Despite the Iranian refusal to support a Turkish attack on Qandil, Turkey’s relations with Iran will continue to improve under Erdogan—who has not forgotten Iran’s support to him on the night of the failed coup of July 2016. Iran’s Foreign Minister was in constant touch with his Turkish counterpart throughout that night, encouraging the Turkish government to stay the course against the rebels. The partial removal of sanctions against Iran has opened up further avenues of economic cooperation between the two countries, despite American pressure on Ankara not to engage Tehran economically. Moreover, the Iranian regime prefers a moderate Islamist like Erdogan over the secular CHP to rule over Turkey—especially since the former shares some of the Iranian suspicions regarding Western designs against the Muslim world.
What the elections have clearly demonstrated is the deep polarization within Turkey with almost half the electorate opposed to Erdogan’s dictatorial ways and his attempt to introduce “soft” Islam into the Turkish polity. The polarization is also regional: the western seaboard, the most developed and cosmopolitan part of the country, supports the secular CHP; the more conservative provinces of the Anatolian interior, except the Kurdish southeast, support the AKP.
The secular-observant schism continues to form a major dividing line in Turkish politics. One of the most unfortunate consequences of the AKP monopolizing Islamic orthodoxy and trying to, however carefully, force it down Turkish throats, is that, as has happened in Iran, it is likely to bring Islam into disrepute. For when religion and the state coalesce, it is the state that is in the driving seat and distorts religious prescriptions to suit its political ends. The instrument for state control of Islam is very much at hand in Turkey with the Directorate of Religious Affairs controlling all mosques, writing all Friday sermons, and paying imams and other religious functionaries.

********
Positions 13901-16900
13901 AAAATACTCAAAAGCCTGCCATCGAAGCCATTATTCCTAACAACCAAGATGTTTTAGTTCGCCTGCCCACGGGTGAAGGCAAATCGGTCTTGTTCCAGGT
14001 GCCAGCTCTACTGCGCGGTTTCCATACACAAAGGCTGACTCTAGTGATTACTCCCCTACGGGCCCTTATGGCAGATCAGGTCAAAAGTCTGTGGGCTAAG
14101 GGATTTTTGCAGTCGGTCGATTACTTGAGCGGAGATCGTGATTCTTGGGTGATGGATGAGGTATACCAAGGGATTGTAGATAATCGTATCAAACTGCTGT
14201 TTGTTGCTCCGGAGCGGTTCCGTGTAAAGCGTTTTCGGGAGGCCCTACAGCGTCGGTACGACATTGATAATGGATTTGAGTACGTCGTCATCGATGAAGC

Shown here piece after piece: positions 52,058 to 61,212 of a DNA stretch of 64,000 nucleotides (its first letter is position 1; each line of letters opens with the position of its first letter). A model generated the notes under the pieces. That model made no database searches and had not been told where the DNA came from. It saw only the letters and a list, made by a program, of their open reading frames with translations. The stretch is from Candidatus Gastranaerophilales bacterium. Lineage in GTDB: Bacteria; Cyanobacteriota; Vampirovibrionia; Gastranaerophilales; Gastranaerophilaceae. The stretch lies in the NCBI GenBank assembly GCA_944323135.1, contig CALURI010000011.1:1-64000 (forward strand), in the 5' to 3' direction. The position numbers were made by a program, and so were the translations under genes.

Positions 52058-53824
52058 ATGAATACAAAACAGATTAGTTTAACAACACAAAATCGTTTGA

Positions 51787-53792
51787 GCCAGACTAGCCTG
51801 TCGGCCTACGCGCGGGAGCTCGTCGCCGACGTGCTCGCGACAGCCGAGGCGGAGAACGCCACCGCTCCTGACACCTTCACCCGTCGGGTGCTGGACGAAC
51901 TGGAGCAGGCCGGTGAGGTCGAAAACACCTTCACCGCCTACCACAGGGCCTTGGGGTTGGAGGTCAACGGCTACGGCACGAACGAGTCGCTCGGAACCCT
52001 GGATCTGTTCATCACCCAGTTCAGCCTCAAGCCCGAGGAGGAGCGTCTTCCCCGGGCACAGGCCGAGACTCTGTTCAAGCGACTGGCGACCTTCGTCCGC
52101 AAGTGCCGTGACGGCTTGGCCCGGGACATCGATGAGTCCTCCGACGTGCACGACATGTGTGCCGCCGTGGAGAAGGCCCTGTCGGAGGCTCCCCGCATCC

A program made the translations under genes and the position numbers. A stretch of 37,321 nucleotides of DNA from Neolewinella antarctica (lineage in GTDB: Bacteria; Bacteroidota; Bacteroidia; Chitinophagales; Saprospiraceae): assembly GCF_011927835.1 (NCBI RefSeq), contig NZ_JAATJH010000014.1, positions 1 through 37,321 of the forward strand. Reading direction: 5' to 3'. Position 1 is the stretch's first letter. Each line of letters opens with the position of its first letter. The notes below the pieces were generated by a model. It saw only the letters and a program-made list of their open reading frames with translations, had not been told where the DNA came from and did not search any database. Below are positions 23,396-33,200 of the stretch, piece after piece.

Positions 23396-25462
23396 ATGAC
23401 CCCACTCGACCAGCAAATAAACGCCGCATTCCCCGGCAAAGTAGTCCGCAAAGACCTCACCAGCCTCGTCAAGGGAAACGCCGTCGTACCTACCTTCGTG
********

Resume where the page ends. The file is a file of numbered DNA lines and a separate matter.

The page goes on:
However, since the ruling elite in the pre-AKP days was unabashedly secular and anti-religious the attempt through the Directorate of Religious Affairs at creating an official and docile Islam was seen for what it was—a political ploy—and did not tarnish the image of Islam amongst the common people. Now with an observant elite in power, state control of Islam could make Islam subject to the same negative feelings as half the population harbors about the ruling elite, which it considers to be corrupt and self-serving. Islam will, therefore, be painted with the same black brush as the Erdogan government itself. One should not be surprised if the same antipathy that many young Iranians demonstrate toward Islam today is witnessed in Turkey over the next decade or two.
The Turkish opposition had argued that the elections were a contest between populism and hyper-nationalism on the one hand and democracy and a liberal order on the other. It seems the former has a greater appeal to the Turkish people than the latter—and this does not bode well for the future of liberal democracy in the country. Erdogan’s autocratic tendencies and the illiberal ultra-nationalism of the MHP, a direct descendant of the neo-fascist Grey Wolves, are likely to feed upon each other and make Turkey increasingly illiberal. Not only will Turkey’s chances of joining the EU disappear, the fate of the hundreds of people held in jail for presumed links to the failed coup will continue to remain in jeopardy. This could change only if Erdogan, now returned to power and feeling more secure, decides to lift the state of emergency, begin removing restrictions on the media and the academia and gradually release the innocent languishing in Turkish jails. However, the probability of this happening soon seems remote at the moment.
Mohammed Ayoob is a senior fellow at the Center for Global Policy in Washington, DC and University Distinguished Professor Emeritus of International Relations at Michigan State University.